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Thread: Is locating a fairly dangerous job?

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    Default Is locating a fairly dangerous job?

    Discuss

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    Default Re: Is locating a fairly dangerous job?

    It is an extremely dangerous job. People are injured all the time from walking and working on all the uneven terrain and construction sites. People are killed every year by pedestrian vs. vehicle accidents. We spend our day walking in and out of traffic,getting in manholes in the middle of intersections, and walking down the edge of roads and highways.

    Not to mention how much time is spent driving and with all the time driving accidents do happen.

    Don't forget about all the strains and pulled backs and shoulders from trying to muscle the manhole and handhole lids.

    This job has so many ways to get injured or killed it isn't even funny.
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    Default Re: Is locating a fairly dangerous job?

    If you use common sense you'll come home at the end of the day. But, forget to look both ways just once, and it might be the end of you.
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    TMO
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    Default Re: Is locating a fairly dangerous job?

    It can be , ... the key is being proactive to safety , not reactive to dangers of the job. i say it starts with driving , i probably do more driving than actual locating alot of days .

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    Default Re: Is locating a fairly dangerous job?

    USIC had a locator killed yesterday in northern Indiana, he was hit by a car.

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    Default Re: Is locating a fairly dangerous job?

    We work in the oilpatch where we're exposed to sour gas (H2S) and are constantly in volitile conditions. My guys wear 4 gas (LEL, H2S, CO, O2) monitors to keep us safe. When we apply a current to a conductor, if the machine is not turned off, you'll make a spark. Do it in the dark and you'll see it fine. If there is enough gas, the right oxygen and we add a little spark....kablooee. I always know what the LEL (Lower Explosive Limit) of my atmosphere is before I light up a line.

    Up here, wildlife is also an issue. More than a few run-ins with angry Moose and curious bears.

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    Default Re: Is locating a fairly dangerous job?

    I have been struck by cars twice while working in the road. Fortunately not seriously or enough to lose time at work. Really bruised up my ribs one time.

    Opening peds presents several hazards the most comon is bees and hornets nests. Always kick a ped before you open it. Peds are also a favorite place of black widow spiders, can't count how many of those I have seen.

    Watch out for animal attacks from dogs to snakes and anything else out there.

    Robbery is a problem becasue you can end up in really dangerous neighborhoods at any hour of the day or night.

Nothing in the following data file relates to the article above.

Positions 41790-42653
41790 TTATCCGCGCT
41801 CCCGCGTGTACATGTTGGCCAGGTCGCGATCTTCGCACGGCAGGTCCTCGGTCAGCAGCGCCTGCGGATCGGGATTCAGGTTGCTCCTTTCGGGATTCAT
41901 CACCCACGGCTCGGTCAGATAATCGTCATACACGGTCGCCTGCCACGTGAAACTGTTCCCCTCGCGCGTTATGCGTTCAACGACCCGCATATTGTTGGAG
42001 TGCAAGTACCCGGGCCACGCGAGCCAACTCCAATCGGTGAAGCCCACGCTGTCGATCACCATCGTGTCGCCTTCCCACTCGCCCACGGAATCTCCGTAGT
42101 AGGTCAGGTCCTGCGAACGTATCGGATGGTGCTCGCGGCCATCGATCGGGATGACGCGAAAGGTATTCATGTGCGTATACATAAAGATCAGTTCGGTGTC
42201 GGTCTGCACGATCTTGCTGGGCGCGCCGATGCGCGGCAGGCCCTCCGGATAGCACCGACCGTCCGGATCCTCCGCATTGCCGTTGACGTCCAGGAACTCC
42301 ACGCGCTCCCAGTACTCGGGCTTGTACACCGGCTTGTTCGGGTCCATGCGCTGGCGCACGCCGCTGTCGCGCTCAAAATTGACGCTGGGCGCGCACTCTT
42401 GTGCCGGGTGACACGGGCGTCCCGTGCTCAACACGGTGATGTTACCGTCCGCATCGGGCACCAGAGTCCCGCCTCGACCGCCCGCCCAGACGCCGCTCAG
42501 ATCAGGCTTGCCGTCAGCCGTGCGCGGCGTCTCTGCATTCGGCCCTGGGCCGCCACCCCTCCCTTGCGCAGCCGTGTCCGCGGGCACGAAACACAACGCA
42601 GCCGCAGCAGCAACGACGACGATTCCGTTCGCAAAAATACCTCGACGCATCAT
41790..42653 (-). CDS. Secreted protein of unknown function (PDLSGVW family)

Falling on construction sites from simply falling down to falling into an excavation. Sharp debris on construction sites from nails to glass to broken boards to jagged metal that will rip and tear at you.

    A big hazard on construction sites is the heavy equipment and getting run over by them.

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    Default Re: Is locating a fairly dangerous job?

    yes there are some rogue bosses that make it rough!!! haahhahahhaahhahhahahh really though it is dangerous like any other job in America...it has to be done with safety in mind! i would think that the most dangerous in this field is getting hit by a truck or something!
    wise men talk because they have something to say and fools because they have to say something....plato

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    Senior Member Wingfoot's Avatar
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    Default Re: Is locating a fairly dangerous job?

    Quote Originally Posted by Turk182 View Post
    USIC had a locator killed yesterday in northern Indiana, he was hit by a car.
    Turk - This is not good news. My thoughts and prayers go out to his greiving family. We all must remember "Safety First" on every locate job we tackle.

    I agree with all my compadres input above. For me, it's the 4-legged critters that give me the shivers. There is nothing worse than being pinned down by a vicious dog.....


    My first 2 years of locating was spent primarily in backyards; my average was a dog bite once every couple of months during this time. All my bites were received below my belt and I never had one break my skin. I've carried many a bruise on my ass, thighs and just above the ankles. I've had my package pinched twice while the dog owners watched! I've been cornered more times than I can count by some very scary animals.

    The clicking of dog tags, an unexpected dog barking close by me, flapping doggie doors and toe nails scratching for traction on decks after hearing sliding glass doors open still makes me freeze in my tracks. I've had no training from my employer on how to effectively recognize and avoid the danger of dogs.

    All my training on vicious dogs I had to learn on my own. Through my conversations with dog trainers I learned of the existence of electronic dog deterrents. I have not been touched by a bad dog since I've owned my DAZER II - ULTRASONIC DOG DETERRENT!


    DAZER II - ULTRASONIC DOG DETERRENT

    Watching the Dazer II work it's magic is really neat. This lifesaving device gives me no less than 20 feet of protection against all dogs. My only exceptions were a Chow (that I learned later was deaf) and a vicious Pitbull that was already "out of control" when I walked up to the fence.

    ----------------------------------------------------------------------------------------------
    Last edited by Wingfoot; March 19th, 2010 at 09:54 PM.

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    Default Re: Is locating a fairly dangerous job?

    You have to love those invisible dog fences.

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    Default Re: Is locating a fairly dangerous job?

    Quote Originally Posted by Turk182 View Post
    USIC had a locator killed yesterday in northern Indiana, he was hit by a car.